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Association of interleukin-6 rs1800796 polymorphism with reduced cognitive performance in healthy older adults

Bezuch, NE and Bradburn, S and Sipilä, S and Pääsuke, M and Gapeyeva, H and Maier, AB and Hogrel, JY and Barnouin, Y and Butler-Browne, G and Narici, M and McPhee, J and Murgatroyd, C (2018) Association of interleukin-6 rs1800796 polymorphism with reduced cognitive performance in healthy older adults. Meta Gene, 19. pp. 51-55. ISSN 2214-5400

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Abstract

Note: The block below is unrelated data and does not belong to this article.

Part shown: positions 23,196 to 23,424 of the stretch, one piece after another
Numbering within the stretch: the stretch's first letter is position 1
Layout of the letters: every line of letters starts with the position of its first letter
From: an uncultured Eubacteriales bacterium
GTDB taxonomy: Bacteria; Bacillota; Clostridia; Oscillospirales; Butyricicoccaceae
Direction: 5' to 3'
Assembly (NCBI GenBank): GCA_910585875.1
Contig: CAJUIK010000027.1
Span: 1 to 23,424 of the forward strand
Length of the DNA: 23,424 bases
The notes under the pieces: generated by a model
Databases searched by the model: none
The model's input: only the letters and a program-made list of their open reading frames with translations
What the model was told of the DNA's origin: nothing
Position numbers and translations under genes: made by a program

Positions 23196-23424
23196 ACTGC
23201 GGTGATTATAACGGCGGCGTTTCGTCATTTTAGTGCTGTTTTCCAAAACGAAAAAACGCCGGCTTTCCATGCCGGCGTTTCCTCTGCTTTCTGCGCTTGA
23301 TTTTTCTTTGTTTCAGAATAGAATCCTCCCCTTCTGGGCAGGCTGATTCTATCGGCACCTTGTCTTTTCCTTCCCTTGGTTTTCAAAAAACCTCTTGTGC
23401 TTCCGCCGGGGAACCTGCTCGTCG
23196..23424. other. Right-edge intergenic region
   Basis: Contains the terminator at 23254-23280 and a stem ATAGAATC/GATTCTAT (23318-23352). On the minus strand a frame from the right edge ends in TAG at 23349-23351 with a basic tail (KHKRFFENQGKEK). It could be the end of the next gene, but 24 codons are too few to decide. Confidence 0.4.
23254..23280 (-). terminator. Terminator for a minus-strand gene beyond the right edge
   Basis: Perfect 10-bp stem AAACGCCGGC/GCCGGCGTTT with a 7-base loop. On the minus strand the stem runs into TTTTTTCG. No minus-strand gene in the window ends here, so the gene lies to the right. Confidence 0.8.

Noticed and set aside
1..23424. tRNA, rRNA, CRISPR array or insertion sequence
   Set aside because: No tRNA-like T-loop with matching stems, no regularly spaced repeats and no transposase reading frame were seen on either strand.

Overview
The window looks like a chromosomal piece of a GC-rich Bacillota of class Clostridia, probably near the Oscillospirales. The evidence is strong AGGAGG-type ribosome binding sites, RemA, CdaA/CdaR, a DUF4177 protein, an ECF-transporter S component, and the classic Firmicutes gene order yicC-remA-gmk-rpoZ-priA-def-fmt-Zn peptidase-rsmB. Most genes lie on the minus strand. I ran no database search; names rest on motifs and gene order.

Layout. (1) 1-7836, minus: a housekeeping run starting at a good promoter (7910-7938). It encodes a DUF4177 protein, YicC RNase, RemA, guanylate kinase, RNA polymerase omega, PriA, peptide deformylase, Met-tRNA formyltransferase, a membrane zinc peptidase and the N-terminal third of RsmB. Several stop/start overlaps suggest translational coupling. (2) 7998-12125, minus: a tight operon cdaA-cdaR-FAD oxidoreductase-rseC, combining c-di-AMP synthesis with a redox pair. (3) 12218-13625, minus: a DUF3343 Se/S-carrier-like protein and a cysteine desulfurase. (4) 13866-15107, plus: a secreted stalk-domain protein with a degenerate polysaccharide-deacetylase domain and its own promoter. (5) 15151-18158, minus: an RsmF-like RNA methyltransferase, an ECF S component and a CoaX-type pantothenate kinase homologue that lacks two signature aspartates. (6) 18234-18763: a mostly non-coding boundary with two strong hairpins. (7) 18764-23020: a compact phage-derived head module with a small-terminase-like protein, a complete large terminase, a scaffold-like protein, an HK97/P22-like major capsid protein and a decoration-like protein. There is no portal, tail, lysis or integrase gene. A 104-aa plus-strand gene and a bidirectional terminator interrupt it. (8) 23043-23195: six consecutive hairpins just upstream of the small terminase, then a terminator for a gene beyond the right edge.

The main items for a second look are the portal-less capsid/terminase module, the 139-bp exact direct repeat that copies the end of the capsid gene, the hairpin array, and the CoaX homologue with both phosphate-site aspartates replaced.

© 2018 Elsevier B.V. With increasing life expectancy, age-associated cognitive impairment is an escalating problem worldwide. Inflammation is one of the features that characterises cognitive decline and can stimulate neurodegeneration. Interleukin 6 (IL-6) is a cytokine frequently associated with a pro-inflammatory phenotype and increased levels have been associated with the pathogenesis of dementia. The rs1800796 polymorphism in the promoter region of IL-6 gene was previously shown to influence IL-6 expression and therefore we hypothesised this gene polymorphism would be associated with IL-6 plasma levels and cognitive performance of older adults. The present study investigated the association of the rs1800796 polymorphism on plasma IL-6 levels and cognition in healthy older adults (n = 207, 74.6 ± 3.4 years, 51% female) that participated in a Pan-European project (MyoAge). The participants were assessed for working memory capacity, executive functioning, episodic memory and global cognition using the Cambridge Neuropsychological Test Automated Battery CANTAB. Fasting plasma IL-6 levels were measured by ELISA and genotyping was performed using the KASP assay. Results showed that the rs1800796 polymorphism was in Hardy-Weinberg equilibrium (P =.16) with the minor allele (C) showing a frequency of 6.3%. There were no differences in plasma IL-6 concentrations between the GG-homozygotes and C-allele carriers (P =.22). The C-allele carriers performed worse on a measure of executive functioning (P =.035) and had lower global cognitive scores (P =.045), compared to GG-homozygotes. These differences remained significant after accounting for age, sex and prior cognitive abilities (P <.05 for both). There were no differences in measures of memory (episodic and working) between the genotypes group. These findings suggest that the rs1800796 variant may be detrimental for executive functioning, but not memory, in healthy older adults.

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